Investment apart from playing the stock market, is a exceedingly fine powder that when mixed with water in carefully regulated amounts, is poured into the flasks around and over the wax completely covering it. The water and the powder are first mixed in a ordinary mixing bowl using a electric beater for about four minutes. The powder is 'always' tipped at a regular pace into the water to prevent a lumpy mixture. There is a strict time limit on working the investment as it begins to cure inside nine minutes depending on the temperature of the water and of the room. The mixture is blended into a smooth creamy consistency.
I then place the bowl into a vacuum pump which sucks all the air from the mixture. This ensures that no or very few air bubbles are left inside which may adhere to the wax which when cast have to be scraped and cut off.
I then pour the investment into the flasks and evacuate the pots with the mixture. This removes any remaining air bubbles from the wax itself and helps the investment to get into any cracks and crevices. I do four flasks at a time which is the most I can get under the vacuum hood and I can cast up to 19 at a time.
I leave the flasks to cure for about an hour. I then strip off the packing tape and remove the rubber base, leaving only the flask with the white investment surrounding the wax of which I can only see the round sprue inside the small dome shaped indentation. This indentation will hold the molten bronze while it is being fed into the interior of the investment. It acts as a reservoir, is called a button and has to be big enough to take the first 'hit' of bronze otherwise it may ( and does on occasion ) spray red hot drops of bronze at high speed in all directions. My caster has steel walls enclosing it for this very reason but the molten metal can spray onto the floor which happily burn holes in the moth [ bronze ] eaten carpet below. I place all the flasks into a ex-kitchen oven and gently heat them to 150degreesC causing the wax to slowly flow out of the moulds into a tray placed below.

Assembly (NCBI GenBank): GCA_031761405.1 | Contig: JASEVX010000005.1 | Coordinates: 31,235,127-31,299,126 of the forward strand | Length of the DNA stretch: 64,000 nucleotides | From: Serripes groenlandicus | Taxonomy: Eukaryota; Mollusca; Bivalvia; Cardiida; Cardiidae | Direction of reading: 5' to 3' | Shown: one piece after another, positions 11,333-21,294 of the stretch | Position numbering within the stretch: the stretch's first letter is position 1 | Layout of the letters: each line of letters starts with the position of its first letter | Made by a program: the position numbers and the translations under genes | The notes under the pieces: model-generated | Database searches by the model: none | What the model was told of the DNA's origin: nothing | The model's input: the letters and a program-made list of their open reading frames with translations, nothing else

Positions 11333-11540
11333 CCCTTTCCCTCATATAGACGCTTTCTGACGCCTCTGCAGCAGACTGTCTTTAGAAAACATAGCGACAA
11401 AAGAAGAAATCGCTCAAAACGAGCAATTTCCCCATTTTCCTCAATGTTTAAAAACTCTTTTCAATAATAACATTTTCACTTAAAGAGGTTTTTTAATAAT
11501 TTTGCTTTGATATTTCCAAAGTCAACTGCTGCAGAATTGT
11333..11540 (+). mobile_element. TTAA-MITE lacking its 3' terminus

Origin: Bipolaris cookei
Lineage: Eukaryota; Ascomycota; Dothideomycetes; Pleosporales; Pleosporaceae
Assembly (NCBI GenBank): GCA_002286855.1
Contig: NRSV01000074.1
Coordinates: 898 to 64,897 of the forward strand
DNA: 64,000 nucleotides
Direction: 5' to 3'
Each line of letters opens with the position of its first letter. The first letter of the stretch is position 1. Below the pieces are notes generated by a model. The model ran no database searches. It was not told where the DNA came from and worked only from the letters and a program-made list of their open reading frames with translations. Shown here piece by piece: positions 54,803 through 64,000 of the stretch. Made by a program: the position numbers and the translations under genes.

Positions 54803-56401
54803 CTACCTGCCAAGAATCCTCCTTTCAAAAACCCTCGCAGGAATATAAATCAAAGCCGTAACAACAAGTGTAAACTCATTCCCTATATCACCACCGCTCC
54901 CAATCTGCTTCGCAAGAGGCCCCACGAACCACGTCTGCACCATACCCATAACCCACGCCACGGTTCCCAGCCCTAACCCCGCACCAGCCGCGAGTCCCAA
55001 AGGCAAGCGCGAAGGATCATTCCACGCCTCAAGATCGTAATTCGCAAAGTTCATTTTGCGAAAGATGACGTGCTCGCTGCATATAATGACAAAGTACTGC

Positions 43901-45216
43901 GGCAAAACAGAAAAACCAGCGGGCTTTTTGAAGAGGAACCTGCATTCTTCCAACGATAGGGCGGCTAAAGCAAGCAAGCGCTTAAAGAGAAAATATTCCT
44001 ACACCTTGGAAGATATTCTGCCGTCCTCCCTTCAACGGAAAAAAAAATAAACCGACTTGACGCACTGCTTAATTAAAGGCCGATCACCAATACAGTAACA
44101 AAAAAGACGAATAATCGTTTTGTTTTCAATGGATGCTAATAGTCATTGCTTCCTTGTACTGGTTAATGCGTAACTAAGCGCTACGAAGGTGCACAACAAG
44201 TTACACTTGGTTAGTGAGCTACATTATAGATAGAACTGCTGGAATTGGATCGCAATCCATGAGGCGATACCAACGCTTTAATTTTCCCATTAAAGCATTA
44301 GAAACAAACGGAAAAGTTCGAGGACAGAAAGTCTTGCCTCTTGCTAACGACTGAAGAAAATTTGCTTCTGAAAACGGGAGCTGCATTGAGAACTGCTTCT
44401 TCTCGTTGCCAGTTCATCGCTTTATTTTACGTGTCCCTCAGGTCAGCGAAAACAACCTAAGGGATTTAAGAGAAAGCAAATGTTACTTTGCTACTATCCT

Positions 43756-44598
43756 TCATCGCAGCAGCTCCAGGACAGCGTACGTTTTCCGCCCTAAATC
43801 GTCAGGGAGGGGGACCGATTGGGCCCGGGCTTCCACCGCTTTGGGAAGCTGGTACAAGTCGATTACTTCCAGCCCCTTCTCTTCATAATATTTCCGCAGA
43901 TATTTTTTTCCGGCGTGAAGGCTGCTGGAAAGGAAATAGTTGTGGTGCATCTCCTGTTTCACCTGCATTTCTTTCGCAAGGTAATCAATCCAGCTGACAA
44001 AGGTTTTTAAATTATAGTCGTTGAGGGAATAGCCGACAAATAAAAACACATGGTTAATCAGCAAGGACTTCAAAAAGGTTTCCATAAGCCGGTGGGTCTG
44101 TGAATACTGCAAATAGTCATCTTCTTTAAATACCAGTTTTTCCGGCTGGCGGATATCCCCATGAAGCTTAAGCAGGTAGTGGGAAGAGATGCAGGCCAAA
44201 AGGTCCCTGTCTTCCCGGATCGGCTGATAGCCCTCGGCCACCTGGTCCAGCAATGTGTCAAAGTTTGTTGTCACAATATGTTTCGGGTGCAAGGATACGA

This preliminary melt-out is essential to the well being of the main dewaxing kiln. The wax is very corrosive and the less wax that is removed in the kiln the better. I can, after straining the wax, re-use it. Placing the flasks into the kiln, I set it to turn itself on at 7pm that evening. It takes around one and a half hours to get to the optimum temperature, 600 degrees C where I hold it for two hours to thoroughly burnout all the wax.
The automatic controller then turns everything off and allows the kiln to very slowly cool down to 230 degreesC overnight. A slow cooling will prevent any cracking of the mould. If I have done everything right, I will have pure white investment in the flasks with no sign of any wax. I then begin casting and with 19 pots this can take up to three and a half hours depending upon what it is that I am casting. If there is wax present when I cast, it forms a skin on the bronze which has to be removed, a tiresome job in some cases. Now the flasks are ready to be centrifugally cast
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